the sheer volume of spurting blood after he's beaten by Faye Dunaway's purse, or when he lurches into the wrong apartment, and, after confronting the existential terror of his inexplicably altered surroundings, immediately commences raiding the 'fridge. But there's also a great humanity here, and by no means is this a laugh-a-minute yuckfest. Schroeder's observational style shows us everything, but passes no judgment. Regardless, I began to feel self-conscious, chuckling at the wreckage with the director's severe countenance sitting beside me. (Thankfully, at the Q&A after the film, Schroeder spoke of how American audiences 'got' the film and its sense of humor, whereas the European crowd saw it as dark social tragedy, á la THE GRAPES OF WRATH or something.)
After the film, there was a brief conversation between Schroeder, Golan, Globus, & producer Tom Luddy. I must make a note here of how Golan and Globus come across– Globus is no-nonsense, the numbers man. Dressed in a well-tailored suit, but completely unpretentious, he stands in stark contrast to his cousin Golan. Even at 81, Golan comes across as the smooth operator, the storyteller, the scarf-wearing artiste with all the sophistication of a European auteur, yet with the same 'aw, shucks' sincerity that must've successfully pitched BREAKIN' 2: ELECTRIC BOOGALOO to distributors. I'm planning on writing more about seeing them speak in a later post, but for now I'll limit the comments to what happened after the BARFLY screening:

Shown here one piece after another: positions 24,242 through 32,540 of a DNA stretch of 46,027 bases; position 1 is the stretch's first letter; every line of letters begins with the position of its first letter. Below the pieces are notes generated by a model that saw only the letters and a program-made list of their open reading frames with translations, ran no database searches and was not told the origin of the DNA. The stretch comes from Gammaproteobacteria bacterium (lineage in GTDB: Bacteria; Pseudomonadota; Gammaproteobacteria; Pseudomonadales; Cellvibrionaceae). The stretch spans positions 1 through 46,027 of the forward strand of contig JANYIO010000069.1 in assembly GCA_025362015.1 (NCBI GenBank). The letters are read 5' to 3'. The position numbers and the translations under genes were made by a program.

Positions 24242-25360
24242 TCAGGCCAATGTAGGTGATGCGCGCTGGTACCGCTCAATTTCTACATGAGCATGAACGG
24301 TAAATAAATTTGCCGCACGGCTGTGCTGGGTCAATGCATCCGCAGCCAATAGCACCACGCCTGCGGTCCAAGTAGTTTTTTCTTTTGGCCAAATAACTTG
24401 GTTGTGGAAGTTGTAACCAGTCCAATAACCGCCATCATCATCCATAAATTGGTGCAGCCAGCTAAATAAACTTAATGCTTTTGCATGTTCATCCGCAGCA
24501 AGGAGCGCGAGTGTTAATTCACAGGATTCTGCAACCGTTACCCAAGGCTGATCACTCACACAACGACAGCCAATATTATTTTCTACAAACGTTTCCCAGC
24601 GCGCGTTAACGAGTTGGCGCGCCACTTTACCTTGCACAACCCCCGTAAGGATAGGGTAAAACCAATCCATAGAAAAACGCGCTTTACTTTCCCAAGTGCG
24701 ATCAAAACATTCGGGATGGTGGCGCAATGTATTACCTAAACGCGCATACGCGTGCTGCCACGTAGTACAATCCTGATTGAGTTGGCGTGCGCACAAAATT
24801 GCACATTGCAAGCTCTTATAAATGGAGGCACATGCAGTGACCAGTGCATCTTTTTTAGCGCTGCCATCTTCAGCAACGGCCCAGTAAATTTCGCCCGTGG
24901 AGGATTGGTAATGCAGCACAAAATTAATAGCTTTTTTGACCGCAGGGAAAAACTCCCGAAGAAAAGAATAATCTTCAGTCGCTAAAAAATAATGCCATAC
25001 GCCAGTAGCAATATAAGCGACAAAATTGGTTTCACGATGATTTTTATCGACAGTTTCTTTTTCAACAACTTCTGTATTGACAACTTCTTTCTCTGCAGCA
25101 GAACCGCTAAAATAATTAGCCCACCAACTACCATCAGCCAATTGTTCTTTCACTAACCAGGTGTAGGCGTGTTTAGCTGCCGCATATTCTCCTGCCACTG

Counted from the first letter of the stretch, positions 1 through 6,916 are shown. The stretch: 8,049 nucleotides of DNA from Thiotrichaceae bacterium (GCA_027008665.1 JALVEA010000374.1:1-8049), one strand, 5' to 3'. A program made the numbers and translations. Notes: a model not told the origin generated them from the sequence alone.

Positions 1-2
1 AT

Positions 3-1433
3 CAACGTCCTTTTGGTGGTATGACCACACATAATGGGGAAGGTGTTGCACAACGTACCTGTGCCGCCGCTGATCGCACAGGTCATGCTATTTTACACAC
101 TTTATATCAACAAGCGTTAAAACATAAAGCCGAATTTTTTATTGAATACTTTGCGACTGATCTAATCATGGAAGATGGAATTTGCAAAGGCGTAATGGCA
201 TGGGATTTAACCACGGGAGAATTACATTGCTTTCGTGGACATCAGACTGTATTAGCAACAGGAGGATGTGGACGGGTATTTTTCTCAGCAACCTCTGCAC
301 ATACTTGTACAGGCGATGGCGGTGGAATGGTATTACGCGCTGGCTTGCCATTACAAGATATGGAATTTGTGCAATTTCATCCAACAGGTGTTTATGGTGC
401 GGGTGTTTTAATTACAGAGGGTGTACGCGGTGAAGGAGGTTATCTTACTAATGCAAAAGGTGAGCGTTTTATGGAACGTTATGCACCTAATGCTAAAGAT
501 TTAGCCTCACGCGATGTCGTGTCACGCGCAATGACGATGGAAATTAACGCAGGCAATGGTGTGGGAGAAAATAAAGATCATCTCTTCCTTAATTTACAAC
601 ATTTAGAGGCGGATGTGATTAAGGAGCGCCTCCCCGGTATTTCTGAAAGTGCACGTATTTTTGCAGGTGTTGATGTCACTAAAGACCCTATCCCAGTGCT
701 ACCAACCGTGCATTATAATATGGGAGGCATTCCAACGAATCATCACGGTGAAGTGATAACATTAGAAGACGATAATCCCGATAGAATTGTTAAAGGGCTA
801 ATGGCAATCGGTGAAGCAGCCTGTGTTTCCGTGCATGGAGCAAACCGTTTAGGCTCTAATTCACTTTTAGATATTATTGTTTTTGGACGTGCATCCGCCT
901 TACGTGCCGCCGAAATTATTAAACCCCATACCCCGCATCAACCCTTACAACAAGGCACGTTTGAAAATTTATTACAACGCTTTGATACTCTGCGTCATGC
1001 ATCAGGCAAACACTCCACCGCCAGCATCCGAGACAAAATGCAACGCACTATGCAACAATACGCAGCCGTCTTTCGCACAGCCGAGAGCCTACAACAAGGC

When asked if BARFLY received any Oscar nominations (it didn't, but Schroeder is an Oscar-nominee, and his films have certainly been well-nominated), Schroeder shrugged his shoulders and said he had no idea. He could care less about accolades at this point- he feels as strongly about the film now as he did in the days that he made it. Who cares if it was nominated for Oscars? It's especially refreshing given that he's actually been nominated, thus having earned the right to give a shit about the Oscars if he so chooses.

Schroeder spoke a little about the real Bukowski- the careful, coaxing process of making the film, given his harsh "anti-any-sort-of-authority" stance. He spoke about Godard's theft of Bukowski's intellectual property (as Godard was wont to do) in EVERY MAN FOR HIMSELF, and how he was able to wrangle 'subtitle' credit for Bukowski. He talked for a bit about the Golden Horn, the bar at which the bulk of BARFLY was shot, and how it used to be a 'luxury' bar that Cary Grant once drank at, and how the clientele were recycled as extras in BARFLY! Everything was shot on location- the flophouse was really next door, and the back alley (and site of Rourke vs. Stallone brawling) was really the alley behind the bar.